The Legend of Gösta Berling

1924

  • Director: Mauritz Stiller
  • Script: Mauritz Stiller & Ragnar Hyltén-Cavallius
  • Cinematographer: Julius Jaenzon
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The Legend of Gösta Berling (Swedish: Gösta Berlings saga) brings together three legendary names. Selma Lagerlöf, the author of the novel upon which the film was based, was already world famous when the film premiered in 1924. She’d been awarded the Nobel Prize in Literature in 1909 and had been elected to the Swedish Academy. The director Mauritz Stiller was, alongside Victor Sjöström, Swedish silent film’s most prominent figure. And then there was a certain Greta Gustafsson, who’d just taken the stage name Garbo, who played Countess Dohna in her first leading role (a role that strongly contributed to her going to Hollywood two years later). As a novel, The Legend of Gösta Berling was much loved, and the film was a huge public success. Lars Hanson, who also found success in Hollywood during the silent film era, played the title role.

In the end, 28 countries bought it for distribution, among them the Soviet Union, Egypt and Ecuador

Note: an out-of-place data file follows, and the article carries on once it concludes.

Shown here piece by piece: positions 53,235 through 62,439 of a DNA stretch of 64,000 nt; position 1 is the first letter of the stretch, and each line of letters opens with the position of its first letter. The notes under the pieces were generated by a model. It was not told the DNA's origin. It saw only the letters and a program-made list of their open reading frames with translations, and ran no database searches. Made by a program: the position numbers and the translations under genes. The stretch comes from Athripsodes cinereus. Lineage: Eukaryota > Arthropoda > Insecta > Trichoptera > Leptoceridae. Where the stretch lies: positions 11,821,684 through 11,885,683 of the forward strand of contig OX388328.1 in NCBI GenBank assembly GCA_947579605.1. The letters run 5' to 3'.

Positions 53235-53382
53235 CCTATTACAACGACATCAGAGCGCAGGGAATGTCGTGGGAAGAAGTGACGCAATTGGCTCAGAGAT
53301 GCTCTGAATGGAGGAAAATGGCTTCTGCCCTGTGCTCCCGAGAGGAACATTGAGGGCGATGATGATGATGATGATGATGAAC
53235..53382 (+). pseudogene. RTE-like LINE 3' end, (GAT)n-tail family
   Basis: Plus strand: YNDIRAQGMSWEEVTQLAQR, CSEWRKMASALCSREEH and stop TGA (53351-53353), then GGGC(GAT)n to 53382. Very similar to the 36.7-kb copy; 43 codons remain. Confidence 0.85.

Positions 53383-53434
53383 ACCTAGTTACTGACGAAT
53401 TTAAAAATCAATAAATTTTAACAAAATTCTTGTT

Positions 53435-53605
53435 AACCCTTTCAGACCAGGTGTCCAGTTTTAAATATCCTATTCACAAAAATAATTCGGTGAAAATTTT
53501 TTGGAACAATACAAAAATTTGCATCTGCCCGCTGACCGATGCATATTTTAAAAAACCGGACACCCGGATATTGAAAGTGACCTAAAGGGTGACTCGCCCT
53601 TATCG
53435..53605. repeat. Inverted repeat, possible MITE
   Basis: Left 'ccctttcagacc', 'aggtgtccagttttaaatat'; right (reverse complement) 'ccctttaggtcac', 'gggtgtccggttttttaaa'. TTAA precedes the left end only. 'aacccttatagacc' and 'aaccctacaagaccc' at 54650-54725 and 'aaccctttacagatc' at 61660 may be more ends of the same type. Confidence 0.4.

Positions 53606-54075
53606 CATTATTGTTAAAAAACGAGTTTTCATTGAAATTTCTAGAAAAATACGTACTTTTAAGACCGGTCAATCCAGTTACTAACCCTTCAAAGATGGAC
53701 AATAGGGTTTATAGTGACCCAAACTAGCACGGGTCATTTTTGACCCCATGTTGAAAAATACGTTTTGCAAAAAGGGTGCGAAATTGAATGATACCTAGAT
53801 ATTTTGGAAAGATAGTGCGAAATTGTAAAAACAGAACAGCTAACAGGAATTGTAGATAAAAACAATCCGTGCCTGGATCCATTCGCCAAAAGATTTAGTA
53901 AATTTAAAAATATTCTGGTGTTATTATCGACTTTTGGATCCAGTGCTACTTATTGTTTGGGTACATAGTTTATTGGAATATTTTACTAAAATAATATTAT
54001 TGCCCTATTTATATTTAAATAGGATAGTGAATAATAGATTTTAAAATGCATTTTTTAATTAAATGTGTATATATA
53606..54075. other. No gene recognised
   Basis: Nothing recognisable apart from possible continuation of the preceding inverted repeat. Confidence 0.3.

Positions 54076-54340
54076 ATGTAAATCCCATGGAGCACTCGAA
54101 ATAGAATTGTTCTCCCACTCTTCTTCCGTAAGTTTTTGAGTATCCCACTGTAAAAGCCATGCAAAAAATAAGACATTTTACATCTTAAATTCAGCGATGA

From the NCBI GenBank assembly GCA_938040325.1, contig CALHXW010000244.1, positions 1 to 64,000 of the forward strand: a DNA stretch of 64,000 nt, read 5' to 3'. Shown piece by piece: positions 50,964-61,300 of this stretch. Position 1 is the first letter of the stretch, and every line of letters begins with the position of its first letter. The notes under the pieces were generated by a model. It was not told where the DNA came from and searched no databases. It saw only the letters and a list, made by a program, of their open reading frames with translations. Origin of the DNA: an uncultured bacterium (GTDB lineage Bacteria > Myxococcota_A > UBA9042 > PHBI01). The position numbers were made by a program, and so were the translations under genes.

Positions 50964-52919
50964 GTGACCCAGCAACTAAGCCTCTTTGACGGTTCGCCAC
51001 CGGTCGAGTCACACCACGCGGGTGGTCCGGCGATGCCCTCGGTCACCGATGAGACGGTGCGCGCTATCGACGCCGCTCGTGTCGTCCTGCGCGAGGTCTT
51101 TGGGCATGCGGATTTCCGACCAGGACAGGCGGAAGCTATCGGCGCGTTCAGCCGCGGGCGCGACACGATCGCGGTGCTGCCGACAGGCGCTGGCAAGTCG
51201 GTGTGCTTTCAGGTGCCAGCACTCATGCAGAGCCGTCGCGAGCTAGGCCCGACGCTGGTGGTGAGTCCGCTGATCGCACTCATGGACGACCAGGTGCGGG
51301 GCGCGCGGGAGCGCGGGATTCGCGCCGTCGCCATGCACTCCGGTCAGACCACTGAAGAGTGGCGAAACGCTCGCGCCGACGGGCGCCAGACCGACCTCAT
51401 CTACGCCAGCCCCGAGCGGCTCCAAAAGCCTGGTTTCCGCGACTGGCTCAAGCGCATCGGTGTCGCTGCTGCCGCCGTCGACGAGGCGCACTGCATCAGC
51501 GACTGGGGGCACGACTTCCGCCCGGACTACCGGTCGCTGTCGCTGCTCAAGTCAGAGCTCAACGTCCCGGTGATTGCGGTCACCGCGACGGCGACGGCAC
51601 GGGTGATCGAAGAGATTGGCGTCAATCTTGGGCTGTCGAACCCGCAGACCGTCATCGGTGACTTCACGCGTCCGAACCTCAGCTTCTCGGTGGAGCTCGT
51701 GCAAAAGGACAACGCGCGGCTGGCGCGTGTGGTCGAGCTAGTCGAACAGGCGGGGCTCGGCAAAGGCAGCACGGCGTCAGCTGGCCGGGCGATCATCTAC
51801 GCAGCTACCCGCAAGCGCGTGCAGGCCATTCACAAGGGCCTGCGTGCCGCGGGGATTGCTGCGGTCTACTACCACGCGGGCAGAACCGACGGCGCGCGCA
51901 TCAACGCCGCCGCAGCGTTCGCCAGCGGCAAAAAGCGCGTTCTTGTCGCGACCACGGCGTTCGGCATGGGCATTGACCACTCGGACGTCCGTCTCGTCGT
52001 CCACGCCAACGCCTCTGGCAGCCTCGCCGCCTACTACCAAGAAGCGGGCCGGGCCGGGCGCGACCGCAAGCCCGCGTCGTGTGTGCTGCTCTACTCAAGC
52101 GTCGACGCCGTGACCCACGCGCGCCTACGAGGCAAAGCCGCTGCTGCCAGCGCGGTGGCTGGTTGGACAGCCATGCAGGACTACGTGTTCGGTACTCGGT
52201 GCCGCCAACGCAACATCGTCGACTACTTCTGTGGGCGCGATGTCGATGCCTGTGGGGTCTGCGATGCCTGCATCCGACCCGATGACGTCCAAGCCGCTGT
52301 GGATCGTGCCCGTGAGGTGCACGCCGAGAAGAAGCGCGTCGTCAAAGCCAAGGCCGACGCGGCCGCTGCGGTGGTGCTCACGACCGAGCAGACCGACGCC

However, critical reception was cool. At the time it was the largest film production in Sweden and expectations had been sky-high. Lagerlöf didn’t like the film and only a fraction of the novel’s swarming gallery of characters and intricate plot remained. She understood and accepted that changes to the screenplay were necessary, and when the film was finished and SF Studios assured her that the script had been followed she agreed by telephone that it could state during the title sequence that she had authorised the adaptation. As a result, many reviewers wrote that she had approved the film when, in fact, she hadn’t seen it. When she finally did see it, she was upset. A large portion of the film did not follow the script and, worst of all, there was a scene with a fight in a church. She would never have agreed to that and consequently never forgave Stiller.

At its launch, the film was presented in two parts. The second part had its premiere a week after the first. For the international release, the two films were combined and the total running time reduced from just over three hours to two. It was initially difficult to sell the film, unlike the director Stiller’s earlier successes. But after resounding critical and public acclaim in Germany, it became easier. In the end, 28 countries bought it for distribution, among them the Soviet Union, Egypt and Ecuador.

Stiller and Garbo were both offered film contracts in Germany and, after that, in Hollywood. The rest is, as they say, history. With time, The Legend of Gösta Berling has become a highly regarded silent film classic. Even the film poster is notable, created by artist Nils Hårde and featuring Garbo’s Countess Dohna in profile. The poster is so iconic that it was perhaps a factor in the launching of the legend of Greta Garbo.